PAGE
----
of this program may arise because caregivers of alcohol-
mathematical thinking as their first priority for habilitative
services. However, a greater understanding of the effect of
mathematical cognitions on everyday behavior and
adjustment may make this intervention more desirable.
Many believe that math concepts are limited to what is
learned in a traditional math curriculum; however, over
the course of development, math constructs, such as
classifying, sorting, patterning, adding, and subtracting,
become incorporated into our everyday problem-solving
skills, allowing us to predict the outcomes of our behavior
as well as the environmental events that influence our well-
being. For example, learning time concepts like ‘‘a
minute’’ and ‘‘an hour’’ and the repetitive pattern of days
used in a calendar allow for a sense of predictability in
sustained focus and work-related tasks. A poor under-
standing of relationships between time, events, and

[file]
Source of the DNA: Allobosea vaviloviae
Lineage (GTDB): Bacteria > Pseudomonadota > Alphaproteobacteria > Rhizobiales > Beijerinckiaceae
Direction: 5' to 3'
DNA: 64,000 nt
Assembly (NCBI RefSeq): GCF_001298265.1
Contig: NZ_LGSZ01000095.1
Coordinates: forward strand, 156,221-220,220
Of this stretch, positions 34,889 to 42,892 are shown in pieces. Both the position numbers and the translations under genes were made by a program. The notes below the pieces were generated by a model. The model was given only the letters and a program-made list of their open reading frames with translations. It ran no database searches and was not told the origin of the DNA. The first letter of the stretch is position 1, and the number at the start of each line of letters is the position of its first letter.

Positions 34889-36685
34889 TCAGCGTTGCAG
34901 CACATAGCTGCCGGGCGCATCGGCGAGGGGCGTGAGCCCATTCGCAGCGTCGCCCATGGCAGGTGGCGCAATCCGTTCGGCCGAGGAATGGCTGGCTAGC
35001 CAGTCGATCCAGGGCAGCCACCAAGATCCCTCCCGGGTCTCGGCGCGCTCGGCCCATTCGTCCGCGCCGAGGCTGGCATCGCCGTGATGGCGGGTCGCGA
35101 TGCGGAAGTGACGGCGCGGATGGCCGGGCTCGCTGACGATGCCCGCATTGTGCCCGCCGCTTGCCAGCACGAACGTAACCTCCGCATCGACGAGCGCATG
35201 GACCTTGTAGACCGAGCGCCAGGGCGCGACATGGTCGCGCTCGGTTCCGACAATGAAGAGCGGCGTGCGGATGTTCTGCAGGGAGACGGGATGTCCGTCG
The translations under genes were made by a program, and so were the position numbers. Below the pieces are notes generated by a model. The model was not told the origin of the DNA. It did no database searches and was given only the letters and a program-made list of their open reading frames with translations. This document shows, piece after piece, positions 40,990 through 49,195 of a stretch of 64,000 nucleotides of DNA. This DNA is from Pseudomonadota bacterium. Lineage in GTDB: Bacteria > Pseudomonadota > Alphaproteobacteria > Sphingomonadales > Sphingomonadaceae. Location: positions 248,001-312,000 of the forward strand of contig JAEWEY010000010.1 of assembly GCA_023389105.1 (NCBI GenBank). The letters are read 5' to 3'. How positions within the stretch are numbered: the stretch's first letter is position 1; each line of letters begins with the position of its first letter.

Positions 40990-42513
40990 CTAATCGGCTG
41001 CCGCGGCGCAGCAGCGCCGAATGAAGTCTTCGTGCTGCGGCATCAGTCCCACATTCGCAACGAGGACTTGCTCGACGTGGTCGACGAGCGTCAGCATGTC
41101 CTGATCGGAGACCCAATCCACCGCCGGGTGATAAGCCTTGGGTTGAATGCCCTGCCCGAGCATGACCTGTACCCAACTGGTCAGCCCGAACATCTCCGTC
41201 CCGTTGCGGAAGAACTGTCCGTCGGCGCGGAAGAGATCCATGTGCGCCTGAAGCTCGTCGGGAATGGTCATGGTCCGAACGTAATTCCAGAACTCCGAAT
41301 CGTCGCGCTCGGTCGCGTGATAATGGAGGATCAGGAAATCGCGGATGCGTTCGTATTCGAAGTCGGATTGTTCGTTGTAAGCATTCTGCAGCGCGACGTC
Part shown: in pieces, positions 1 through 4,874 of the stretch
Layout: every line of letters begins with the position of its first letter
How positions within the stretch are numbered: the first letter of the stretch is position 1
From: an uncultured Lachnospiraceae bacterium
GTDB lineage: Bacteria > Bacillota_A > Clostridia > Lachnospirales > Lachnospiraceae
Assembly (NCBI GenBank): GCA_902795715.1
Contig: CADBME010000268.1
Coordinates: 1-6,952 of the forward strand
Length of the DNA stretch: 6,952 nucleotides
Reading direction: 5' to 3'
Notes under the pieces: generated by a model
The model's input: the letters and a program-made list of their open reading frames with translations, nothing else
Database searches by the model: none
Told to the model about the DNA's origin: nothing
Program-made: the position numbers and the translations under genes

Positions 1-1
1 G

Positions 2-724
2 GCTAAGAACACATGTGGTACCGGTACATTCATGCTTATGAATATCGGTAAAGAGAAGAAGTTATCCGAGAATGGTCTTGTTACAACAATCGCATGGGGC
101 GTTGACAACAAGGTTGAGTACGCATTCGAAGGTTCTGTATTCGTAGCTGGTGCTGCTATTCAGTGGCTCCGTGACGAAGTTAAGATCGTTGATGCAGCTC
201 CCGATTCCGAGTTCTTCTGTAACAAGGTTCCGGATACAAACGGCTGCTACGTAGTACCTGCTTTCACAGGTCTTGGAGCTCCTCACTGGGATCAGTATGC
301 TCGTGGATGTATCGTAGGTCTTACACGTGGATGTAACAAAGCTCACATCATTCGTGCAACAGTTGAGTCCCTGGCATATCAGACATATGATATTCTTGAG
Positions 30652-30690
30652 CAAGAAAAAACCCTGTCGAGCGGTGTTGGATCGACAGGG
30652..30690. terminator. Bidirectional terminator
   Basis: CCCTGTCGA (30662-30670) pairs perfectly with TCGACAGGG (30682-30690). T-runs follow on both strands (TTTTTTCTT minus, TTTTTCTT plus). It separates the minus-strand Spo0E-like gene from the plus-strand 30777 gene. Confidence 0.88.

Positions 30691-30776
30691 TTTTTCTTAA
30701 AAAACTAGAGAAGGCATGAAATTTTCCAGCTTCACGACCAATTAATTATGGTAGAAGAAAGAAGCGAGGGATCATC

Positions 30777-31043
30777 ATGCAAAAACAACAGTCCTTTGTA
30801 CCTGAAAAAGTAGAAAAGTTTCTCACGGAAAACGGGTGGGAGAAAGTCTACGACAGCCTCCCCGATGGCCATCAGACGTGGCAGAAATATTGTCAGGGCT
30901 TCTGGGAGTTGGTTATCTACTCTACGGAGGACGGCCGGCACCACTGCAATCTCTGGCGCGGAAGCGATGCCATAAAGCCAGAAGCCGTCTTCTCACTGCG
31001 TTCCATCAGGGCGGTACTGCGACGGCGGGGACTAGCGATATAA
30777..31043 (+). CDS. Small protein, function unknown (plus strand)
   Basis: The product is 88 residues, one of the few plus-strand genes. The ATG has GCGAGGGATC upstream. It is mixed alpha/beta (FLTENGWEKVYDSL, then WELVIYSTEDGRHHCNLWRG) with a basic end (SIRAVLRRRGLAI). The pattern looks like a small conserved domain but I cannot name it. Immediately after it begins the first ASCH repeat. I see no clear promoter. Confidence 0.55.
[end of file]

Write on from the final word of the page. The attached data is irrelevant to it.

objects, including understanding sequencing of events
needed for appropriate causal attributions, and accepting
time delays in access to preferred items or activities can
contribute to frustration and lead to the kind of behavior
problems and ‘‘meltdowns’’ that are commonly reported
among our alcohol-affected clients (Blackston et al., 2005).
As such, we believe that psychoeducational interventions
that target math cognitions will not only enhance an
academic skill, which can lead to better school and job
outcomes, but better problem-solving skills that can be
applied to everyday life.
The workshops offered to caregivers of alcohol-affected
children in this study were intended to improve under-
Table3. Outcomes: Comparison of Caregivers’ Responses at Pretest and
Knowledge of FAS and advocacya
Knowledge of behavioral regulationa